Weekly Energy Update: June 12 to June 16, 2017 PART 1 OF 7
US crude oil prices fell for fourth consecutive week
On June 16, 2017, US crude oil (USO) (OIIL) August futures settled at $44.97 per barrel. Between June 9 and June 16, 2017, US crude oil August futures fell 2.4%. This was the fourth consecutive weekly drop. The global benchmark Brent crude oil (BNO) active futures fell 1.6% in the last week.
On June 14, 2017, US crude oil August futures fell 3.7% on account of bearish inventory data. On the same day, the EIA (US Energy Information Administration) reported a surprise build-up of 2.1 MMbbls (million barrels) in total motor gasoline, whereas crude oil inventories fell 1.7 MMbbls in the week ended June 9, 2017.
Gasoline inventories rose compared to market expectations of a fall of 0.46 MMbbls. US crude oil inventories fell less than the market’s expectation of a fall of 2.7 MMbbls.
Saudi Arabia could reduce its crude oil shipments to Asia and the US in July 2017. However, a rise in OPEC members’ crude oil production in May and forecasts of rising production in 2017 and 2018 could offset Saudi Arabia’s efforts to boost oil prices. Last week, the oil rig count rose by six. A rise in US domestic crude oil production is another bearish factor for oil prices.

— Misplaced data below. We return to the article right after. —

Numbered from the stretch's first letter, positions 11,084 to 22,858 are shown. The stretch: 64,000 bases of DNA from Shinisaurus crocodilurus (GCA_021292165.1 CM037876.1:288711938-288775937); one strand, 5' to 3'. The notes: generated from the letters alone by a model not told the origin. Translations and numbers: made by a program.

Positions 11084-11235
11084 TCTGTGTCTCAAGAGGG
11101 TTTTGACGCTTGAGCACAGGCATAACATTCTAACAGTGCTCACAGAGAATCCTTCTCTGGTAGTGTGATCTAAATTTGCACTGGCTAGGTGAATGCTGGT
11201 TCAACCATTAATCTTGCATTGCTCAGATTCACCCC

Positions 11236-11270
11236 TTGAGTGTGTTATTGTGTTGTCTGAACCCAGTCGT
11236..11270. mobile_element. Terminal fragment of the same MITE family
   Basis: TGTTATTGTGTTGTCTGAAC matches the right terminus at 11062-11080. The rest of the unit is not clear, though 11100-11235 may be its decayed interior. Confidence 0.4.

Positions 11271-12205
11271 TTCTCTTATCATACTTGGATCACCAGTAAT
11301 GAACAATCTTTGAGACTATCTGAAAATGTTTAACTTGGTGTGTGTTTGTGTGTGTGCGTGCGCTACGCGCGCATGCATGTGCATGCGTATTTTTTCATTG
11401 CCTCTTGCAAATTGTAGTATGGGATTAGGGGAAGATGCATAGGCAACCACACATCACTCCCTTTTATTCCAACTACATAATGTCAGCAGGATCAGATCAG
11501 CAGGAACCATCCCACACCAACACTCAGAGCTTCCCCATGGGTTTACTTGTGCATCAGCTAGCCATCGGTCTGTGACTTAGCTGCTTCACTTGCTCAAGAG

Natural gas futures
Natural gas (UNG) active futures fell only 0.1% between June 9 and June 16, 2017. Last week, bullish inventory data helped support natural gas prices. On June 15, 2017, natural gas active futures rose 4.2% after the EIA reported a rise of 78 Bcf (billion cubic feet) in the natural gas inventory for the week ended on June 9, 2017. The rise was below the market expectation of a build-up of 88 Bcf. However, mild weather forecasts could force natural gas futures to retreat.
Last week, the natural gas rig count rose by only one. However, the upsurge in oil rig count could adversely impact natural gas prices.
From June 9 to June 16, the S&P 500 Index (SPY) rose 0.1%, while the Dow Jones Industrial Average (DIA) was up 0.5%. These equity indexes invest 6.6% and 6.4% of their holdings in the energy sector, respectively.
Oil prices and energy subsectors
Last week, major energy ETFs tracked oil’s fall. Below are the returns of these energy ETFs between June 9 and June 16, 2017.
- The VanEck Vectors Oil Services ETF (OIH) fell 1.6%.
- The SPDR S&P Oil & Gas Exploration & Production ETF (XOP) fell 2.9%.
- The Alerian MLP ETF (AMLP) fell 2.2%.
- The Energy Select Sector SPDR ETF (XLE) fell 0.2%.
The Energy Select Sector SPDR ETF (XLE) saw the smallest loss among the sector-based SPDR ETFs. The Industrial Select Sector SPDR ETF (XLI) rose 1.1% between June 9 and June 16, 2017. It was the biggest gainer among the sector-based SPDR ETFs.